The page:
Abstract

Abstract 1349

Background:

Clinical and translational studies suggest that allogeneic hematopoietic cell transplantation (alloHCT) may induce production of anti-tumor antibodies in the recipient after transplantation. We hypothesized that this phenomenon can serve as a platform for the generation of novel therapeutic monoclonal antibodies (mAbs). An important step to this goal is the identification of targeted antigens with defined ability to support antibody induced cell death. To address this challenge, we developed a chronic lymphocytic leukemia (CLL) membrane protein display system capable of discovering cell surface proteins targeted by serum antibodies and applied this tool to post-alloHCT patient samples.

Methods:

Total and mRNA was purified from peripheral blood mononuclear cells from six untreated CLL patients and used to generate cDNA. The patient cDNA was pooled, cloned into the retroviral vector pBMN, and expressed in the murine T-cell line Bw 5147 (Bw-CLL-Lib). Enrichment of Bw-CLL-Lib cells displaying membrane proteins of interest was performed via fluorescence activated cell sorting. The unselected Bw-CLL-Lib pool was blocked with recombinant human Fc followed by staining with 1:200 diluted post-alloHCT patient sera and by secondary staining with pooled Alexa Fluor 647 labeled goat-anti-human-lambda and -anti-kappa light chain specific antibodies. Bw-CLL-Lib cells positively binding to serum antibodies were collected and re-grown in culture to 1×106 cells. A second round of enrichment was performed, after which the Bw-CLL-Lib cells were placed in limiting dilution culture. Individual clones were screened for serum reactivity and the retroviral inserts in reactive Bw-CLL-Lib clones were rescued via PCR and sequenced. Proteins of interest were re-expressed in Bw 5147 cells and used to confirm reactivity of the patient serum with specific cell surface proteins.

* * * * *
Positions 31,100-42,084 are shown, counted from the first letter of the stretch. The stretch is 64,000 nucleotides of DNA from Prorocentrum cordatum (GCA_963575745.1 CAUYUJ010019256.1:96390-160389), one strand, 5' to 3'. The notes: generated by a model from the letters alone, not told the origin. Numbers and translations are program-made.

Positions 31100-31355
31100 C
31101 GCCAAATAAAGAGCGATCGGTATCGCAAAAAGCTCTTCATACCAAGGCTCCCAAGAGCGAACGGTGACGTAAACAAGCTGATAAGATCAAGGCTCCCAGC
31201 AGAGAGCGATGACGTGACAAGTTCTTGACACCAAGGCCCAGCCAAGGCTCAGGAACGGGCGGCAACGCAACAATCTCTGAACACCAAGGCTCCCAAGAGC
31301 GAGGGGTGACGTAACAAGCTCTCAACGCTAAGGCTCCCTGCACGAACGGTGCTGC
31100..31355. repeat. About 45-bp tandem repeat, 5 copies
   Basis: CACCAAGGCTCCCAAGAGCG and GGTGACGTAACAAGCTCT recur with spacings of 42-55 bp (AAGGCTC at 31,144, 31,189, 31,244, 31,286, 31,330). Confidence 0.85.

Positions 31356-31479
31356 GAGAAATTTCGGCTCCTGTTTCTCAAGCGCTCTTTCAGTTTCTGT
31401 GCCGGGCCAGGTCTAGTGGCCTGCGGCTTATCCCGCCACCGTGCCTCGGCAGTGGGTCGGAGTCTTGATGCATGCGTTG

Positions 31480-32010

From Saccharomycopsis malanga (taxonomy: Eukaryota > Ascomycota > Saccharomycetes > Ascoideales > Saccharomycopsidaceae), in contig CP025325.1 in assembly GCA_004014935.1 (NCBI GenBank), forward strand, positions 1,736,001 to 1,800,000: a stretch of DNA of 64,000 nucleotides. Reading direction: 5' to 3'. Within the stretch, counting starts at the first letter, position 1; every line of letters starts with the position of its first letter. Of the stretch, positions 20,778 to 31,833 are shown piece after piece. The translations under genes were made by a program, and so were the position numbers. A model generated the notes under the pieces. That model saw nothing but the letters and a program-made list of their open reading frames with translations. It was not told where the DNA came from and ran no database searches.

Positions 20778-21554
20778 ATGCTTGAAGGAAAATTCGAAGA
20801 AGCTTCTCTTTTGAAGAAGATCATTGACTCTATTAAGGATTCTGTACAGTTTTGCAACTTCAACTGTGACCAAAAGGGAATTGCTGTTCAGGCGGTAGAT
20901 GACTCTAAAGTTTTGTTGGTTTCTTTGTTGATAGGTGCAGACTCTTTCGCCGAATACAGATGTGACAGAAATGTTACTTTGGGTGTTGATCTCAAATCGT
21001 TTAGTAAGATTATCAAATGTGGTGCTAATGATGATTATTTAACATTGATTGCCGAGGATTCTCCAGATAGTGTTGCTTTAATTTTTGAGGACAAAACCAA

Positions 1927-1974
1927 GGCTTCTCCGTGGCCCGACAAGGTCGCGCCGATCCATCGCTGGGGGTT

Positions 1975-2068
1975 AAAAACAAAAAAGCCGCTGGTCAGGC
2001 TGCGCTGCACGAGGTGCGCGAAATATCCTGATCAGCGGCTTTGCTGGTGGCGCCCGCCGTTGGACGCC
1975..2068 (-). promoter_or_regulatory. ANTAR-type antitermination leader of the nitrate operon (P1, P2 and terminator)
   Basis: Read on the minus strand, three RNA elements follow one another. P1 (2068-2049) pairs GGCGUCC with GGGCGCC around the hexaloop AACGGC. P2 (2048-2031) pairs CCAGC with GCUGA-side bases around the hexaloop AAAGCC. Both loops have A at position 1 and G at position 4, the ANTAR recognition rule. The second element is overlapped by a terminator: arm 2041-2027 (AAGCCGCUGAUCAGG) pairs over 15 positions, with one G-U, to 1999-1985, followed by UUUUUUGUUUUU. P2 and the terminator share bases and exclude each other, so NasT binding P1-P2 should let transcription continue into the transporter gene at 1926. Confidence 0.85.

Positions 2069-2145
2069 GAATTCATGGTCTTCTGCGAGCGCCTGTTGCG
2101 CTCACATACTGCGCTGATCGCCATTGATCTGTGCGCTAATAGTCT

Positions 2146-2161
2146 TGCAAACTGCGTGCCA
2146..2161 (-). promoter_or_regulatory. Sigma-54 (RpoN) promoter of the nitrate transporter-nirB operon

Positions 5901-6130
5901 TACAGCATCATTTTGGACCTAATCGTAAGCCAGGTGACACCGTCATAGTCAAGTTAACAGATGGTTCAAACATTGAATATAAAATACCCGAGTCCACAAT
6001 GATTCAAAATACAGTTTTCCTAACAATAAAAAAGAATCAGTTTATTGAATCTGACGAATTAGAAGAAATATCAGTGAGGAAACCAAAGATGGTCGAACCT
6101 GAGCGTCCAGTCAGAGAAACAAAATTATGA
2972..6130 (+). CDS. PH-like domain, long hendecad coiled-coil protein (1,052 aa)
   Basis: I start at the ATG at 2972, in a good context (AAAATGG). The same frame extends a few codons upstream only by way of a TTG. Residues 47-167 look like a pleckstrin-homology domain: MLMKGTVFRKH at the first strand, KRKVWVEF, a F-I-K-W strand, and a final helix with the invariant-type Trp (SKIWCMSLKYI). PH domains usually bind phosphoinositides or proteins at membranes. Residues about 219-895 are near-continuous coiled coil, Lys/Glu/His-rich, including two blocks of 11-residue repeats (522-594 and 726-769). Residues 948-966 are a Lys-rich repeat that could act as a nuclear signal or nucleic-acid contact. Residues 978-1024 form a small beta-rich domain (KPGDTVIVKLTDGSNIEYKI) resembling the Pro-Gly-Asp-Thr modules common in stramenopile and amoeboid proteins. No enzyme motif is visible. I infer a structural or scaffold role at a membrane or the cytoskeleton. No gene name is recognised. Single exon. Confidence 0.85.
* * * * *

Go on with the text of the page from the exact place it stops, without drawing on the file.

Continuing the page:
Results:

The Bw-CLL-Lib cell pool was screened separately with serum from ten patients with CLL post unrelated donor alloHCT. Serum from three patients enriched positively binding Bw-CLL-Lib clones. Thus far, we have successfully identified serum antibodies to a membrane proximal epitope on a therapeutically relevant CLL cell surface protein.

Conclusions:

Here we demonstrate a methodology for identifying targets of anti-tumor antibodies in serum from patients after alloHCT. This technique yields a high degree of successful identification of antibody reactivity with cell surface proteins in post alloHCT serum samples. When combined with post-alloHCT antibody Fab phage display (Baskar et al., Blood 114, 4494–4502, 2009) this methodology forms a complete drug and target discovery platform for the generation of tumor specific mAbs derived from alloHCT patients.

Disclosures:

No relevant conflicts of interest to declare.

Author notes

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Asterisk with author names denotes non-ASH members.